Javascript For Loop - Part 2

Hello There Soldier ...

Had a rough day? ... it's okay, you're still here. And that's a lot my friend.

In the first part of our Javascript For Loop lesson, we had a general view of iteration methods in programming languages. We then worked on a few examples to get you going. If you haven't had a chance to go over some of the examples in the first part of Our Javascript For Loops Lesson, please feel free to go back and play around with those examples.

In this tutorial we'll continue showcasing the For Loop and how it can can be used in real life projects. We'll start with iterating over a single Javascript Array.

The array will essentially be a list of German cars.

<script>
    var cars = ['Benz', 'BMW', 'VW', 'Audi'];
</script>

I know ... I can't afford them either!

Note that the array has four items, Put another way, the array looks like this:

<script>
    cars[0] = 'Benz';
    cars[1] = 'Bmw';
    cars[2] = 'VW';
    cars[3] = 'Audi';
</script>

Arrays always start at an index of zero [0], not one [1]. This is just something to note for today. Later on we'll get deeper in to arrays, and explain all these little intricacies. For now we iterate through this array and see what happens. The code should look something like this:

<script>
    for (i = 0; i < cars.length; i++) {
        console.log(cars[0]);
    }
</script>

Instead of saying i < 4 on the limit condition , we use the length of the array because it's a variable. Meaning it could change anywhere between when it's declared and where the loop runs. As someone could add or subtract an item from the array. Using cars.length ensures that we alaways have the updated length/ size of the this array.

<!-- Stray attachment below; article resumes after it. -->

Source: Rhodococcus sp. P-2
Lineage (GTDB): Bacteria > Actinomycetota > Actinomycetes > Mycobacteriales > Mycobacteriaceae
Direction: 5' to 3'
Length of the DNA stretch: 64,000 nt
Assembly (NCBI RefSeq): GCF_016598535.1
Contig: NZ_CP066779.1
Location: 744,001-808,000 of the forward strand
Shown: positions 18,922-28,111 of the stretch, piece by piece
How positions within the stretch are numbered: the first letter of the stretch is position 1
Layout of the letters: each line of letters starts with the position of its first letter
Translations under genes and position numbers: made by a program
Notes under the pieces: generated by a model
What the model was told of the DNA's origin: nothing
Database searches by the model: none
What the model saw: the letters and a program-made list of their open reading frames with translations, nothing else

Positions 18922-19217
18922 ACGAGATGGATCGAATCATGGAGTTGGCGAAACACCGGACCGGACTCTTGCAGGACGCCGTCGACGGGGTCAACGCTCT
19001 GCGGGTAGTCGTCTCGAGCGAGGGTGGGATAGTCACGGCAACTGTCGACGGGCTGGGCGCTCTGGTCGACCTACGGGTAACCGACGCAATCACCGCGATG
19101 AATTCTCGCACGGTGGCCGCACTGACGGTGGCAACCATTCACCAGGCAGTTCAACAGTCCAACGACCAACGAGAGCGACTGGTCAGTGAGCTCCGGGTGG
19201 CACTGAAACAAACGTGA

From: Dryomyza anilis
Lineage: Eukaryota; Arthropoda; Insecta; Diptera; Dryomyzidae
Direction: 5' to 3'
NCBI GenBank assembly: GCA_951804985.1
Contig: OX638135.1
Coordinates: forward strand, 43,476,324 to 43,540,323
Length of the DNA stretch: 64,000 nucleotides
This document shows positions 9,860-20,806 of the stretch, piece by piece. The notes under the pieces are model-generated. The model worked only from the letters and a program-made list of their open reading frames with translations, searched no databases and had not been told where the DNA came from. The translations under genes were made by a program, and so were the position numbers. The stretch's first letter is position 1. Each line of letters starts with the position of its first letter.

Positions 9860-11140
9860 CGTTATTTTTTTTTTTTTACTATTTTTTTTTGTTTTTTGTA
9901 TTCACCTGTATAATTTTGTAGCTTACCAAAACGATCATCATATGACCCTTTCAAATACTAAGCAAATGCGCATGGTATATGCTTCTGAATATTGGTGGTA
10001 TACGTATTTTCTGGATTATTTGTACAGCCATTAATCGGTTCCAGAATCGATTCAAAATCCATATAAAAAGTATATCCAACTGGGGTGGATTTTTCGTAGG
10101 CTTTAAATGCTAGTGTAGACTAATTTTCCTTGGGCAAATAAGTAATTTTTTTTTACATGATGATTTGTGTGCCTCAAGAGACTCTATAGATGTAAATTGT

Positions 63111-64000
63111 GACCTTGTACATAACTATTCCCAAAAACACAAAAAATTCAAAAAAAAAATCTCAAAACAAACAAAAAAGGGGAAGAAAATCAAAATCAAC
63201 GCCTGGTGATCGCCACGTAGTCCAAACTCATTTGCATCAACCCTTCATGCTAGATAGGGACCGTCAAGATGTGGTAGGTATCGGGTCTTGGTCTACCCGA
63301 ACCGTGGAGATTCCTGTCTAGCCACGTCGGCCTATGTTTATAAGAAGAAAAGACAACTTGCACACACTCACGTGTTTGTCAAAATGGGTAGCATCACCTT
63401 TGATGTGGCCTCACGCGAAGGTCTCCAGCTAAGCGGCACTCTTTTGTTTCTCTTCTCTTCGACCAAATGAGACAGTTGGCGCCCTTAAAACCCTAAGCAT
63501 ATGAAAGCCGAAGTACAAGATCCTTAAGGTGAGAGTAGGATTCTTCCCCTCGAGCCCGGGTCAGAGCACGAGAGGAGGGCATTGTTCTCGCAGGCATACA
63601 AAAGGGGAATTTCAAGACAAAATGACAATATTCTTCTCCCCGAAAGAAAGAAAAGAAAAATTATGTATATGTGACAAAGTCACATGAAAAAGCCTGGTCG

"Alright, okay ..." - Denzel Washington

Now we're gonna try and build a string from words in an array. Many times a developer will have to do this in a real project. This might be when you process incoming data from a user's form input or some sort of external api call. And you don't particularly like the way in which the incoming data is formatted.

Let's say we have a string of this sort:

var testString = ' I drink coffee at night';

Let's say maybe you wanted to get rid of the word coffee from this string. One method of doing this, requires that you first have to create an array out of your words.

var testArray = testString.split(" ")

this will create an array that looks like this:

var testArray = ['I', 'drink', 'coffee', 'at', 'night'];

We then loop through the array and try a recreate the sentence without the word coffee :

<scrip>
    var coffeeLessString = ''; 
    for (i = 0; i < testArray.length; i++) {
        if (testArray[i] !== 'coffee') {
            coffeeLessString += testArray[i] + ' ';
        }
    }
</script>

In the code above we append every item value from the array to a new string we named coffeeLessString, unless it has a value of coffee ofcourse. This will build the new sentence :

I drink at night - see no coffee.

It's still a valid question if you ask my neighbour ...

For our final For Loop example, we'll loop over an object. Objects are a bit tricky in Javascript because different versions of Javascript handle some objects differently. We'll try and cover our basis.

Unfortunately this is a topic for another tutorial.

"Arrays always start at an index of zero [0], not one [1]"

The Village Geek

"Alright, alright, alright ..." - Matthew McConaughey

Pheeeww .. get your brain some break will ya. Toss a few nuts in the air and roll around in the sand with your bull dog.

In the next tutorial we'll continue with For Loops, specifically iterating over Javascript objects.

Ayytt playa ... peace!!


Cape Town, South Africa

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